Scottish Rugby News and Opinion


Montpellier 13-13 Glasgow

Glasgow travelled to the south of France to face Montpellier, eager to grab some points from a fixture that saw an understrength team defend their impressive stadium. And in the end that is pretty much what happened, though maybe not as either team would desire.

There was excitement from the early seconds, with Montpellier flanker Bost coming off second best in an encounter between his face and Stuart Hogg’s knee. After having a snooze he clearly wanted to carry on, but was also clearly not capable of doing so. Montpellier were forced to reshuffle an already makeshift deck, with most of their firepower sitting on the bench or in the stands. Tomorrow there may be a few players who feel they had been doing a few rounds with Carl Froch in the first half as first Bost, then Arambaru then Fusaro all went down with awkward knocks to the jaw and only the Argentinian was able to stay on the field.

Both kickers missed chances in the blustery conditions, but were marshalled by scrum-halves willing to throw the ball about. Jackson’s shot was probably in Weir’s range, as was the next one he spurned for a kick to touch that subsequently came to nothing.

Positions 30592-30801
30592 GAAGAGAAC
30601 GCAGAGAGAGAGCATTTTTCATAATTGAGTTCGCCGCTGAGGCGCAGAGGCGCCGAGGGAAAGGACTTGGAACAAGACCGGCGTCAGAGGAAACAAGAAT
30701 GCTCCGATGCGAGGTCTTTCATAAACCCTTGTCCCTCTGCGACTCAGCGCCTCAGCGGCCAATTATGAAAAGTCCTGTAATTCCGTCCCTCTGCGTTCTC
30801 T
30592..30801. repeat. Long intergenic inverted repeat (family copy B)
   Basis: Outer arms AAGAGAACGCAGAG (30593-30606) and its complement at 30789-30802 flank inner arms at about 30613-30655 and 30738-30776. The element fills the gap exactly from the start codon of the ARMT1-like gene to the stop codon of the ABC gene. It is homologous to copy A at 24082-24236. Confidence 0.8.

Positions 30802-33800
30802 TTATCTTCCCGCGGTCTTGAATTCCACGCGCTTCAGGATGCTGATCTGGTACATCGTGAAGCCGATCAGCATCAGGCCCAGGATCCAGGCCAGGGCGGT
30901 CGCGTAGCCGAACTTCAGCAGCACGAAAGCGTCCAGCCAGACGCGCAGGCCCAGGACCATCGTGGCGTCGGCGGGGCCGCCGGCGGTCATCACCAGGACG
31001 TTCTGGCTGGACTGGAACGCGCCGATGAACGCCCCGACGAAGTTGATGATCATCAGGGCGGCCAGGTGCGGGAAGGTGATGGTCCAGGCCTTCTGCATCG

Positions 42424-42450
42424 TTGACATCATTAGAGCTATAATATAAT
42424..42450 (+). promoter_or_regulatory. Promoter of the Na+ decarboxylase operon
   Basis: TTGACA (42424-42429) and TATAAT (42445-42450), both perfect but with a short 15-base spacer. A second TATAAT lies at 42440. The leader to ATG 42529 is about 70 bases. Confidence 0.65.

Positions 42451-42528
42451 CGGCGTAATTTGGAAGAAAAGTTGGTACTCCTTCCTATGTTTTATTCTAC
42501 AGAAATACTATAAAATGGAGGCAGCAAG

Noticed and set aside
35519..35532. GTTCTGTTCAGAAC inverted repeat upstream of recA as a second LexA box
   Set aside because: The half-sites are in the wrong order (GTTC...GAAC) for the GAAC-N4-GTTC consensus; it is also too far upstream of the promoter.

Shortly thereafter Jackson was unlucky to be (if correctly) judged offside after chasing a mammoth up and under from Rory Lamont that would put him in acres of open space and both sides upped the pace a bit. After half an hour it was still 0-0.

Ryan Wilson came on for the dazed Fusaro but then almost immediately the atmosphere picked up and the home team pushed hard, and patiently worked the ball over wide in the corner. That lapse aside Glasgow looked secure, but handling errors and sloppy kicking meant they hadn’t troubled Montpellier’s 22 at all.

Dewey replaced Hogg at the half – Murchie went to fullback rather than Lamont, which seemed a strange decision – but at least they began with some good ball and earned a penalty. That one was spurned too and the pedestrian attack chosen as an alternative ended in a knock on. When eventually Jackson knocked over a penalty too easy to turn down, they went for a snooze of their own and Montpellier hit straight back to return the margin to 7.

Glasgow had a clear edge in the scrums second half, but Andrew Small didn’t seem to notice. Possibly he had fallen asleep at the mammoth (and inconsistent) pauses he kept leaving between the elements of his scrum countdown. Neither could the Warriors make any use of any of the ball gained via the set piece, with continual errors. Their back play looked almost as forced as Edinburgh’s had looked instinctive the night before. The absence of DTH Van Der Merwe is notable in games like this one.

Glasgow kept turning down kicks as they chased parity on the scoreboard and a period of attack incredibly short of the line saw Bustos yellow carded for handling in the ruck. Kellock went straight for the scrum and Glasgow recycled the ball quickly to Rory Lamont who ran over at the corner.